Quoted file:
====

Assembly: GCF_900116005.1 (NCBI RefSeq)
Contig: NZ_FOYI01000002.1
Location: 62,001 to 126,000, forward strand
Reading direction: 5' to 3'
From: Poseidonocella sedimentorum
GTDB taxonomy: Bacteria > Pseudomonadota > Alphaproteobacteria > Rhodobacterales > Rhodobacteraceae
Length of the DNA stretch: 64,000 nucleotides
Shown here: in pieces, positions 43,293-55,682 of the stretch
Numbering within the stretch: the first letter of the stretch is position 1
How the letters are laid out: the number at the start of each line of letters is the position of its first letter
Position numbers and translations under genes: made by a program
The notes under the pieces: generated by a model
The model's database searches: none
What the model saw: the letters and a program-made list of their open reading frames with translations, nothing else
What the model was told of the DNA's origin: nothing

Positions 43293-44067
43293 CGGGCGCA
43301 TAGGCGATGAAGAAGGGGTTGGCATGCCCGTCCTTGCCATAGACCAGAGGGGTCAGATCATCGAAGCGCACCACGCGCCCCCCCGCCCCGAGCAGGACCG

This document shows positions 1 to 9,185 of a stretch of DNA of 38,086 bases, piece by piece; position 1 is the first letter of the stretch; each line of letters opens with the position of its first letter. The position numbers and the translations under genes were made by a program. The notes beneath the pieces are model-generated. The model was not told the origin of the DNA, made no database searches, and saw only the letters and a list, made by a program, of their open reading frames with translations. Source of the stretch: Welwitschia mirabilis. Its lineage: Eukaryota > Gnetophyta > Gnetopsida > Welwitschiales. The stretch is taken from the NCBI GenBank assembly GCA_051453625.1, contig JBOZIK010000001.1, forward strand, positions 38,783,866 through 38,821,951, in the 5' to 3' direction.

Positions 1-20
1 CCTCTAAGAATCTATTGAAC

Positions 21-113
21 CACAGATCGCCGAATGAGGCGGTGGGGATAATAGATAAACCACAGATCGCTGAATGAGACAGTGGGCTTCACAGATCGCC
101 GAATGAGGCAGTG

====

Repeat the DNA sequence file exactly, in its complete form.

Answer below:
Assembly: GCF_900116005.1 (NCBI RefSeq)
Contig: NZ_FOYI01000002.1
Location: 62,001 to 126,000, forward strand
Reading direction: 5' to 3'
From: Poseidonocella sedimentorum
GTDB taxonomy: Bacteria > Pseudomonadota > Alphaproteobacteria > Rhodobacterales > Rhodobacteraceae
Length of the DNA stretch: 64,000 nucleotides
Shown here: in pieces, positions 43,293-55,682 of the stretch
Numbering within the stretch: the first letter of the stretch is position 1
How the letters are laid out: the number at the start of each line of letters is the position of its first letter
Position numbers and translations under genes: made by a program
The notes under the pieces: generated by a model
The model's database searches: none
What the model saw: the letters and a program-made list of their open reading frames with translations, nothing else
What the model was told of the DNA's origin: nothing

Positions 43293-44067
43293 CGGGCGCA
43301 TAGGCGATGAAGAAGGGGTTGGCATGCCCGTCCTTGCCATAGACCAGAGGGGTCAGATCATCGAAGCGCACCACGCGCCCCCCCGCCCCGAGCAGGACCG

This document shows positions 1 to 9,185 of a stretch of DNA of 38,086 bases, piece by piece; position 1 is the first letter of the stretch; each line of letters opens with the position of its first letter. The position numbers and the translations under genes were made by a program. The notes beneath the pieces are model-generated. The model was not told the origin of the DNA, made no database searches, and saw only the letters and a list, made by a program, of their open reading frames with translations. Source of the stretch: Welwitschia mirabilis. Its lineage: Eukaryota > Gnetophyta > Gnetopsida > Welwitschiales. The stretch is taken from the NCBI GenBank assembly GCA_051453625.1, contig JBOZIK010000001.1, forward strand, positions 38,783,866 through 38,821,951, in the 5' to 3' direction.

Positions 1-20
1 CCTCTAAGAATCTATTGAAC

Positions 21-113
21 CACAGATCGCCGAATGAGGCGGTGGGGATAATAGATAAACCACAGATCGCTGAATGAGACAGTGGGCTTCACAGATCGCC
101 GAATGAGGCAGTG